stratosphere, thereby letting through more of the harmful ultraviolet radiation. Then in 1985 evidence of
a large "ozone hole" was discovered above the continent of Antarctica during the springtime. This has
reappeared annually, generally growing larger and deeper each year. More recently, fears have emerged
about significant ozone depletion over the Arctic, closer to the more populous regions of the Northern

In response to this and additional fears about more widespread global ozone depletion, the Montreal
Protocol on Substances that Deplete the Ozone Layer was implemented in 1987. This legally binding
international treaty called for participating developed nations to reduce the use of CFCs and other ozone
depleting substances. In 1990 and again in 1992, subsequent Amendments to the Protocol brought
forward the phase out date for CFCs for developed countries to 1995.
Protecting the ozone layer is essential. Ultraviolet radiation from the Sun can cause a variety of health
problems in humans, including skin cancers, eye cataracts and a reduction in the body's immunity to
disease. Furthermore, ultraviolet radiation can be damaging to microscopic life in the surface oceans
which forms the basis of the worlds marine food chain, certain varieties of crops including rice and
soya, and polymers used in paints and clothing. A loss of ozone in the stratosphere may even affect the
global climate.
International agreements and other legislation have gone a long way to safeguarding this life-supporting
shield. Nevertheless, for there to be real and long-lasting success, everyone must become part of the
solution. Individual efforts taken together can be powerful forces for environmental change. There are a
number of things that we, as individuals, can do to both protect the ozone layer. These include proper
disposal of old refrigerators, the use of halon-free fire extinguishers and the recycling of foam and other
non-disposable packaging. Finally, we should all be aware that whilst emissions of ozone depleters are
now being controlled, the ozone layer is not likely to fully repair itself for several decades.
Consequently, we should take precautions when exposing ourselves to the Sun.

What Causes Ozone Depletion

The ozone in the ozone layer is being broken down by chlorine atoms from chlorofluorocarbon (CFC)
molecules and bromine atoms from halons. CFCs and halons are produced by humans used in many
applications such as refrigerants, anaesthetics, aerosols, fire-fighting equipment and the manufacture of
materials such as stryrofoam. They were thought to be completely safe, chemically inert, and
environmentally neutral. However it was soon found that they were not so ideal when they reached the
upper atmosphere.
When CFCs reach the upper atmosphere they are first degraded by the very high energy of UV (ultraviolet) radiation. Degradation of CFC leaves a free chlorine atom. The basic cause of ozone layer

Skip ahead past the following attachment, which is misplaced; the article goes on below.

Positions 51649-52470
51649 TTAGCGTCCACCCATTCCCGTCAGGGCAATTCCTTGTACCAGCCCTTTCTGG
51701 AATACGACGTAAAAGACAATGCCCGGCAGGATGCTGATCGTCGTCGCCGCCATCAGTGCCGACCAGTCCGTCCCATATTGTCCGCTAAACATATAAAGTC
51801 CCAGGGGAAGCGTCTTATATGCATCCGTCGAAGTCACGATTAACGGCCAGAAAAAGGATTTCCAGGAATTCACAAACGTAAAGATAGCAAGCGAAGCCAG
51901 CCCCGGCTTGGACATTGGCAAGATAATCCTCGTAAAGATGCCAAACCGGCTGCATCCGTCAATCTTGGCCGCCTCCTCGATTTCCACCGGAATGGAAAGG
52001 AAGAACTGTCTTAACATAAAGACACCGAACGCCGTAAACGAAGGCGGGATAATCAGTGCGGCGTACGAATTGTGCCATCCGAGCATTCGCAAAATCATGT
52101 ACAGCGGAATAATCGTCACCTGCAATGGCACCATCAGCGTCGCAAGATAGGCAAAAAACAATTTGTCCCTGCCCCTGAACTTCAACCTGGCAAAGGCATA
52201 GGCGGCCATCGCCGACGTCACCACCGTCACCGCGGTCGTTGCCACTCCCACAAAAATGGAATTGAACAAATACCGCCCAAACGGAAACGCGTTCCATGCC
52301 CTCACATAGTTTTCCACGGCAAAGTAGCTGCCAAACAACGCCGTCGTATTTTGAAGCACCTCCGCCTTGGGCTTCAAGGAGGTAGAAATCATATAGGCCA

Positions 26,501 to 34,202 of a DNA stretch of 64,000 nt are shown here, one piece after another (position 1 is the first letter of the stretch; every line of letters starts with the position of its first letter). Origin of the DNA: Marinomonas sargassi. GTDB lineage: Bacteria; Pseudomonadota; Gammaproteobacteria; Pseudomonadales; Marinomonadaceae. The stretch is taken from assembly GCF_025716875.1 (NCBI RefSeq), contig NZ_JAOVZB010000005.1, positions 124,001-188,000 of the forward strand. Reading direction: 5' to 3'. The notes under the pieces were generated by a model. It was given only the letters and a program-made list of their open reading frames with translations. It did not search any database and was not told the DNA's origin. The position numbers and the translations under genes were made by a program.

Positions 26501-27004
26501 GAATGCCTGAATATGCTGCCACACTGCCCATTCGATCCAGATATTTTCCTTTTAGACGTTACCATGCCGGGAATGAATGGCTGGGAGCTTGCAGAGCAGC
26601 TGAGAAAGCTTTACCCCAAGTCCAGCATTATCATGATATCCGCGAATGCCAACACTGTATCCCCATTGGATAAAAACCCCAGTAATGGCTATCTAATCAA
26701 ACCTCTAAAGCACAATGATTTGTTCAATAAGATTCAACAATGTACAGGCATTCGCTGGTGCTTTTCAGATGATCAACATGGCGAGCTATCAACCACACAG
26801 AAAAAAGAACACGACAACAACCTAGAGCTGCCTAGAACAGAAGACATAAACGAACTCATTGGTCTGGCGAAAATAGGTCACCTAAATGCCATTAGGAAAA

depletion is that this chlorine atom then breaks up ozone molecules. Ozone then disappears. The chlorine
atoms are recreated in subsequent reactions. One chlorine atom can destroy 100,000 ozone molecules.
Chlorofluorocarbon molecules in the stratosphere release chlorine atoms which break up ozone
molecules to form ozygen. (diagram adapted from Time Australia Magazine 19 October 1987)
Degradation of halons leaves a free bromine atom that destroys ozone in the same way as chlorine.
CFCs and halons last a long time (100 years on average). After it was confirmed that an environmentally
disastrous side-effect was taking place in the upper atmosphere, plans and agreements were made to
phase out CFCs and halons. However, at the moment CFCs and halons are still being produced and are
being put into the stratosphere about 5 times as fast as they can be removed naturally.

"The ozone layer" refers to the ozone within stratosphere, where over 90% of the earth's ozone resides.
Ozone is an irritating, corrosive, colorless gas with a smell something like burning electrical wiring. In
fact, ozone is easily produced by any high-voltage electrical arc (spark plugs, Van de Graaff generators,
Tesla coils, arc welders).
Ozone is a tri-atomic form of oxygen, i.e., each molecule of ozone has three oxygen atoms and is
produced when oxygen molecules (O2) are broken up by energetic electrons or high energy radiation. In
other words, it is formed naturally in the upper levels of the Earths atmosphere by high-energy
ultraviolet radiation from the Sun. As, the radiation breaks down oxygen molecules, releasing free
atoms, some of which bond with other oxygen molecules to form ozone. About 90 per cent of all ozone
formed in this way lies between 15 and 55 kilometres above the Earths surface the part of the
atmosphere called the stratosphere. Hence, this is known as the ozone layer. Even in the ozone layer,
ozone is present in very small quantities; its maximum concentration, at a height of about 20-25
kilometres, is only ten parts per million.
Ozone is an unstable molecule. High-energy radiation from the Sun not only creates it, but also breaks it
down again, recreating molecular oxygen and free oxygen atoms. The concentration of ozone in the
atmosphere depends on a dynamic balance between how fast it is created and how fast it is destroyed.
Depletion of stratospheric ozone (O3), as commonly known as 'the hole in the ozone layer', is an issue of
international concern. Most ozone is found in the stratosphere (upper part of the atmosphere), more than
10 to 16 kms from the surface of the Earth. The natural distribution of ozone around the Earth is not
uniform, as seasonal winds and formation patterns contribute to lower concentrations at the equator and